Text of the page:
With the limited time window now available for a global “batch” EOD, such things are simply no longer practical. By utilizing the latest High Performance Event Processing (CEP) technologies each “book closure” event can be treated separately and processed semi independently of other similar events. These “book closed” processes can then be done in parallel in the bank’s high performance pricing engines (in the majority of cases) for onward routing to the high-performance risk analytics and reporting system.
This means that instead of waiting until the following day to get the latest reports, the risk management team can have an up-to-date view of their risk exposures on an intraday basis using the latest blended view of the “interim” and “official” risk figures.
3. Improve data transparency
Current risk systems, for performance reasons, typically aggregate the risk data at the book or portfolio level and retain little, if any detail, down at the trade or leaf level. While this enables the risk department to produce their reports quickly, this approach is fraught with challenges. At the very least it obscures the underlying information and makes it very hard for the front office and the risk managers to reconcile any discrepancies in the underlying data without considerable time, effort and angst, further exacerbating the information “confidence gap.”
By taking a “big data” approach to the problem and holding the data right down to the leaf level, including the lineage and provenance of the data, the “confidence gap” can be all but eliminated and high levels of transparency achieved. The business, senior management and indeed the regulators can then be much more confident of the veracity of the figures used in the risk reports.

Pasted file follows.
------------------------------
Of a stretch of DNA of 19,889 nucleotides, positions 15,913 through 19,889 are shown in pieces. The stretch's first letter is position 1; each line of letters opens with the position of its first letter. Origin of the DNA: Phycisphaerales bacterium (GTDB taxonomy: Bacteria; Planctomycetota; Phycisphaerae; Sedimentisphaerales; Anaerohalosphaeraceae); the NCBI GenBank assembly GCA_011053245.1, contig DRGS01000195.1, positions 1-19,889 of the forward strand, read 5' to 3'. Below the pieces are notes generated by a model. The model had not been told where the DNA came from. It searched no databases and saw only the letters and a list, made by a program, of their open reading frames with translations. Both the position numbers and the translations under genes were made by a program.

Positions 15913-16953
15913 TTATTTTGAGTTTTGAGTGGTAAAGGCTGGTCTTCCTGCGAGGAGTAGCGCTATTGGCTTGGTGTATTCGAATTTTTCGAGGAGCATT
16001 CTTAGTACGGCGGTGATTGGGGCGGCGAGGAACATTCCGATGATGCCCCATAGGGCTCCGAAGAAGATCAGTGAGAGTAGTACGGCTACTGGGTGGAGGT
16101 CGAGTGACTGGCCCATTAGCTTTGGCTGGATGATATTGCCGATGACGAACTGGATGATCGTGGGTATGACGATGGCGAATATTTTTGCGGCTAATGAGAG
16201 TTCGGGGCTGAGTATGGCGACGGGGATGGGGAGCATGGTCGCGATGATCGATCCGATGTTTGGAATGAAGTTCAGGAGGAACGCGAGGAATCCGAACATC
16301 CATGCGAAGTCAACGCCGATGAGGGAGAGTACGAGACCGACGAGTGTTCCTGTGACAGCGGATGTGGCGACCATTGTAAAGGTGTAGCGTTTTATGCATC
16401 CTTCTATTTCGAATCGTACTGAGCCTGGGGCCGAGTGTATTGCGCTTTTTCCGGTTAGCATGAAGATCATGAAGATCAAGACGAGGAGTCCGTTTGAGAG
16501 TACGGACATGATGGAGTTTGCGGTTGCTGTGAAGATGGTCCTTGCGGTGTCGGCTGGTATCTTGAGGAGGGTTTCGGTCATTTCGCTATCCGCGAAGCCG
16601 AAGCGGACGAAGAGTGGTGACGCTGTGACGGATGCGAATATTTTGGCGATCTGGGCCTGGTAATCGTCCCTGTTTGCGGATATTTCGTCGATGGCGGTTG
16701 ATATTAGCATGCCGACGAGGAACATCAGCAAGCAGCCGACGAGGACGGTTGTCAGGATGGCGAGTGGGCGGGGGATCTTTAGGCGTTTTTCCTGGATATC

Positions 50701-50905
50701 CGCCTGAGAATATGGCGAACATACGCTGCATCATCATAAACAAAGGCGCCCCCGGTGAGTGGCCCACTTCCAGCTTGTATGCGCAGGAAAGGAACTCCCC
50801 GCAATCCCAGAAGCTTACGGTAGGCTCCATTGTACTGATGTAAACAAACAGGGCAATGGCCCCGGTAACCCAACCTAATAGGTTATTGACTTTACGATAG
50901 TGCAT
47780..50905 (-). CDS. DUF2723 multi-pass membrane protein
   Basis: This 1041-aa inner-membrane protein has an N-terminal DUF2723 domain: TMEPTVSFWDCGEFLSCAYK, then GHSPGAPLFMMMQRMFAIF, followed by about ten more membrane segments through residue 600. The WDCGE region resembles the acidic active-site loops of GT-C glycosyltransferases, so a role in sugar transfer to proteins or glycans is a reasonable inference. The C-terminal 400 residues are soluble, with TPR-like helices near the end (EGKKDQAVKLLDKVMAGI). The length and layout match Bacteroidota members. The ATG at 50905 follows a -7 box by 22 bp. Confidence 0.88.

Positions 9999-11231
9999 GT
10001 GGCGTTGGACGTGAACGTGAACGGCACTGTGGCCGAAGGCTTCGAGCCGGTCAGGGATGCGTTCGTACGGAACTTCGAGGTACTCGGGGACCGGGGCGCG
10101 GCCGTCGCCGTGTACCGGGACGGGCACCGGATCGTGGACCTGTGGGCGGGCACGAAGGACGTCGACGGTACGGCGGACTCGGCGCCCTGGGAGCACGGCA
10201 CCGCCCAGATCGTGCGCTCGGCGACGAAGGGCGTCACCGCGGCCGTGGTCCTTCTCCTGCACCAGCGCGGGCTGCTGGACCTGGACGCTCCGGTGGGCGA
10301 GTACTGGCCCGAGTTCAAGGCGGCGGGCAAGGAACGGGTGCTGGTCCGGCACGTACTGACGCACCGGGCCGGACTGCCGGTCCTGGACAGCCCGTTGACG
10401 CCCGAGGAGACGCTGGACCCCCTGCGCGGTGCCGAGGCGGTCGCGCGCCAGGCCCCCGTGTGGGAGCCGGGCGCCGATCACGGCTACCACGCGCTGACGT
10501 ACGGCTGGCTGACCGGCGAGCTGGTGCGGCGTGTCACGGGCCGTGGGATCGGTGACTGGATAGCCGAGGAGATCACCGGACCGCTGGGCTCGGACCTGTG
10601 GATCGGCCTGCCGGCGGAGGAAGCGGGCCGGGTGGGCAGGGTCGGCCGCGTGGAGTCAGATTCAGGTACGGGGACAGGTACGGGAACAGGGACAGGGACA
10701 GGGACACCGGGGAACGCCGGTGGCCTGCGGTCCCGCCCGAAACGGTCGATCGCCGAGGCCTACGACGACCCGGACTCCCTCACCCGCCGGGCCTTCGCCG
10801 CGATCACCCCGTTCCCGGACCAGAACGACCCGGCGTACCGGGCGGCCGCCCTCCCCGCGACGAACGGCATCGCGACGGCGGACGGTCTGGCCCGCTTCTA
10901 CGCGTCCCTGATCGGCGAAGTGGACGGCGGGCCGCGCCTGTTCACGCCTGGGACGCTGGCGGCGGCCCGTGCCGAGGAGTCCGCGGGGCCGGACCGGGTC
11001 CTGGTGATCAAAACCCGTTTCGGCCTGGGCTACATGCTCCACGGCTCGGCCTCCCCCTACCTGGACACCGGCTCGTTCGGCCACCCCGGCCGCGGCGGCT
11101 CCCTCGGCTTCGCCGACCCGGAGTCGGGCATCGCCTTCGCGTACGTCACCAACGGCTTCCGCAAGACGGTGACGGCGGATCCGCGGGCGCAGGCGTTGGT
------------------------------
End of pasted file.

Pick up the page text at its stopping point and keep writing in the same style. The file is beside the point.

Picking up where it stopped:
4. Enrich data quality
No data set, by its very nature, can be perfect. However, with the right level of care and attention it can be of high quality and integrity. But quality takes time, especially where old style “legacy” batch processing systems are used.
By deploying “big data” analytics and using a “bottom up” approach to the issue of data quality, errors and anomalies can be quickly and easily detected and prompt corrective action taken.
With the latest CEP technologies, these corrections, instead of being applied to the intermediate data stores, can then be easily rectified at source and the resultant quality data quickly propagated throughout the risk reporting infrastructure.
The bottom up approach to data quality is a very powerful tool. With complete in-memory access to the full data set, at its lowest level of granularity, every data item can be quickly reviewed in detail for correctness and integrity. Then ownership “up” the associated hierarchies can be quickly established and the root causes identified and resolved.